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Why Fixing Global Supply Chains May Be a Long Haul

Supply chains are in flux like never before, and boardrooms the world over are having to reconsider long-settled procurement strategies. Inflation across the globe makes smart, swift decisions more important than ever - and whilst disruption is a challenge today, those that pivot well will reap the benefits of their shift tomorrow. 

Disruption is usually a good thing in business, but when it comes to supply chains, that’s not always the case. The past year has seen unprecedented upheaval around the world - and businesses are responding at pace. 

Four decades of offshoring, outsourcing, and overriding cost-consciousness produced efficiency but left global supply chains overextended and vulnerable to disruptions like the pandemic and the war in Ukraine. 

Companies are responding by moving from a “just-in-time” mentality to “just in case;” and putting a fresh emphasis on resilience. This can reduce risk in the medium term but may add to inflationary pressures in the short run, especially as rising interest rates make it more costly to finance higher inventories. 

The recent trend of nearshoring or friend-shoring – sourcing goods in friendly countries closer to North American and European markets – is real, but it takes time for these incremental changes to make a macro impact. Chinese exports to the United States jumped nearly 17% last year, and the country won’t be replaced as the world’s manufacturing hub anytime soon. A European Chamber of Commerce in China survey showed a growing number of firms seeking to invest more, not less, in the country. Production will relocate at the margin, especially in the consumer goods sector. Strategic industries like pharmaceuticals and semiconductors are also under pressure to move. But for more capital-intensive sectors, it will take years for large parts of the supply chain to relocate. 

The challenge for companies is clear. They must elevate supply-chain strategy to the Board level in recognition that disruption will be ongoing. Whether localizing production closer to core markets or building greater resiliency in the global footprint, dealing with suppliers is no longer just about costs.

When Uncertainty Breeds Opportunity in the US Market

We discussed pricing in our previous edition, and now we explore the other side of the inflation story: procurement.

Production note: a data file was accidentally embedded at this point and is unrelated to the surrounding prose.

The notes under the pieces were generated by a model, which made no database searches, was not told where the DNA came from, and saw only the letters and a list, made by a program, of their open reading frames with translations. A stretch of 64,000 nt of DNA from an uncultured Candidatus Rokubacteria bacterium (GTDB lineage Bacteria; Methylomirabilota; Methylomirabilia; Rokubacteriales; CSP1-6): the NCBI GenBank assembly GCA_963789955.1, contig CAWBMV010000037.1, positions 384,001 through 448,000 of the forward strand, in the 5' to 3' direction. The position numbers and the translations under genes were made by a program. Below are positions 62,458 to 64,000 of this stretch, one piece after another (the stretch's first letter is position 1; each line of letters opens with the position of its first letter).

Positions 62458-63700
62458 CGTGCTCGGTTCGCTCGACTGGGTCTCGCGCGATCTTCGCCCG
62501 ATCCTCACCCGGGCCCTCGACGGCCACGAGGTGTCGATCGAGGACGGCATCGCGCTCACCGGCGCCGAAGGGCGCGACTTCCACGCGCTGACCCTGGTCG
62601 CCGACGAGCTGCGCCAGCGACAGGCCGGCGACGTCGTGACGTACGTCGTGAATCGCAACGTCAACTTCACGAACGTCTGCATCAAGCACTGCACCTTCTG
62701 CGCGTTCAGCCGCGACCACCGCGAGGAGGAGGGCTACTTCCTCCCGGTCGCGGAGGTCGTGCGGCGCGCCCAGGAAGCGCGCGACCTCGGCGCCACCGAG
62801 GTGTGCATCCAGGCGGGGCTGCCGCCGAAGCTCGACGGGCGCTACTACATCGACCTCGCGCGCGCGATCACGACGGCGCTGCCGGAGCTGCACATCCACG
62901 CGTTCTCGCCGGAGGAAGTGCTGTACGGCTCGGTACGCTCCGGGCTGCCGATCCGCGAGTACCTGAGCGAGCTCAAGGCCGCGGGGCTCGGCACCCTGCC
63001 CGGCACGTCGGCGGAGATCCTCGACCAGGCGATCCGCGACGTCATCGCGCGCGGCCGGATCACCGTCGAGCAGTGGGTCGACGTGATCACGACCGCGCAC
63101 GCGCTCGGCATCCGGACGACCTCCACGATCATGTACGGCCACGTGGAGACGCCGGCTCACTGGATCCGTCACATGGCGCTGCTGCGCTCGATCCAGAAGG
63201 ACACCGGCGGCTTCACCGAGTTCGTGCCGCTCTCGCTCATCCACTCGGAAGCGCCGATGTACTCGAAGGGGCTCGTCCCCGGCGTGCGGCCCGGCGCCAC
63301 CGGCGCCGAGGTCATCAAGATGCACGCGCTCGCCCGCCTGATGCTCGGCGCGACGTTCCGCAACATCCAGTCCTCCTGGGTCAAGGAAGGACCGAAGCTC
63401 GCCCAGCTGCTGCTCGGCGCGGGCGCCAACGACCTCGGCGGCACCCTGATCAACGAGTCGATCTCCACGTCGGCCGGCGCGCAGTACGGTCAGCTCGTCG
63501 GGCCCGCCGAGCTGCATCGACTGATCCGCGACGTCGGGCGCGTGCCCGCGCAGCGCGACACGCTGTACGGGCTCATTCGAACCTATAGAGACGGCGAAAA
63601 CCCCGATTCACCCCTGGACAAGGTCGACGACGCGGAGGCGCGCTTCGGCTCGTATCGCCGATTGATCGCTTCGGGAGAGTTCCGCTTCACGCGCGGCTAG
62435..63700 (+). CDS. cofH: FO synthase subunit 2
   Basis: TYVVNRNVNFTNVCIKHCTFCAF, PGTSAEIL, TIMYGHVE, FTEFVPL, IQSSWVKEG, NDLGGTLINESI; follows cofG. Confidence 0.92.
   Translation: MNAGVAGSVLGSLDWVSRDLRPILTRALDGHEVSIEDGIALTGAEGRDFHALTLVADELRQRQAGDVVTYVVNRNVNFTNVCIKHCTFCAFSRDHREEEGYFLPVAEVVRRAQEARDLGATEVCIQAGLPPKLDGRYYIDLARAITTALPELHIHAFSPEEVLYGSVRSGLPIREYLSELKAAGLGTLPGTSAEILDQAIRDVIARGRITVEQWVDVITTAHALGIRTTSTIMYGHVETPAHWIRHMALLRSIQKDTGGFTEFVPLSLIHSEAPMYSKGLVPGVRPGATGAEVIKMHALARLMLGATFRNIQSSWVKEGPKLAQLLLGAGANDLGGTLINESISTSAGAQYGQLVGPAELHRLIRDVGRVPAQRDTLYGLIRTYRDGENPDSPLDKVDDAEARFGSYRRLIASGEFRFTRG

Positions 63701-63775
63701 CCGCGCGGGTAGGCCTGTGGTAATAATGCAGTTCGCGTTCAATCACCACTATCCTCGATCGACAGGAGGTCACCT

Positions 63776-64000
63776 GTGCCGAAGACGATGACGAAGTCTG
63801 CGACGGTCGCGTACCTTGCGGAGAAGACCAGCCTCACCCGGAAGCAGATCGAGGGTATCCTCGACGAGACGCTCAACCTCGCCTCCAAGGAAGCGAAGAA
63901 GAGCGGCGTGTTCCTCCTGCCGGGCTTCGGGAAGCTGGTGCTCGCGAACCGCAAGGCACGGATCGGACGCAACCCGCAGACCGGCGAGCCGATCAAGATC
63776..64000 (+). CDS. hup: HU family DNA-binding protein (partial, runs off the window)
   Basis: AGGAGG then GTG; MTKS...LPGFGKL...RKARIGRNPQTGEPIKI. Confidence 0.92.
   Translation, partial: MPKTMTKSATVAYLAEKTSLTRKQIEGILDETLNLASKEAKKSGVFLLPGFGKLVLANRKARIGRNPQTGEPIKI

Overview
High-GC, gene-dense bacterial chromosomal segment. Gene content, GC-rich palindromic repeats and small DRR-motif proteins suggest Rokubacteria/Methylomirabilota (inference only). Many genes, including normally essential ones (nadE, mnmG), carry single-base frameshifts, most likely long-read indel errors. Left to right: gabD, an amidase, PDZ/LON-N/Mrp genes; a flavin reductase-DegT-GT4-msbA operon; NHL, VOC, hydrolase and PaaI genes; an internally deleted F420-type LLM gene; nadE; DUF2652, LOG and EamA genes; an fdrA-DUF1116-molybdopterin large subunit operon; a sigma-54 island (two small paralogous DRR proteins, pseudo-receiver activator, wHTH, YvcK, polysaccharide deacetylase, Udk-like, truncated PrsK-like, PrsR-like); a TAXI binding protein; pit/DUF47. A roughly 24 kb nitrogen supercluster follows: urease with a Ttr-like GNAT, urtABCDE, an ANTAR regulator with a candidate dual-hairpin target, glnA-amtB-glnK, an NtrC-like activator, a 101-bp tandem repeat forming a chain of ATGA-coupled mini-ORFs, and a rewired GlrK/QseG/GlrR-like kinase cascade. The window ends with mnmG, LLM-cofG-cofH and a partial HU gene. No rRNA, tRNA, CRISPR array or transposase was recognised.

While the employment market is strong, the price of raw materials and procured goods and services have been a major source of stress for managers and business owners. 

In our globalized economies, the current geopolitical landscape has driven plastic prices to rise by more than 70% above its pre-pandemic level in the United States and 112% higher in Europe, and that of aluminium 98% above March 2020 levels on the London Metal Exchange. Add to this situation the exploding overseas shipping container rates (+822% pre-pandemic, according to the Freightos Baltic Index of China/East Asia to Northern Europe) and you get a potent mixture, enough to create a pressure-cooker environment around boardroom tables across the world.

When previously somewhat predictable cost bases display this kind of upward volatility and planning becomes even more complex, how can companies evolve strategically to maintain or even drive incremental enterprise value?  

  • By being proactive rather than taking a wait-and-see approach 
  • By rethinking their procurement strategy around items with meaningful value-add steps versus components that are 80% or more raw material-dependent. Relying less on these fluctuating products and optimizing the cost of procured materials, or even proceeding with some acquisition, will lead to long-term value-creation and stronger inflation resilience.  
Some of the biggest openings for an innovative business approach will come on the value-add side of manufacturing, where companies can tap their growing workforces to optimize cost structures

What’s clear is that the drastic changes to global supply chains are forcing businesses to reconsider strategies that have been decades in the making. But in crisis lies opportunity, and those firms that pivot effectively will reap the benefits both today and tomorrow. 

Inflation is triggering broad transformations that have been pushed back for too long. Check back in with the Inflation Shift to discover how the public and private ecosystem could aim for better production, better consumption, ESG mindsets, transformed organizations and more.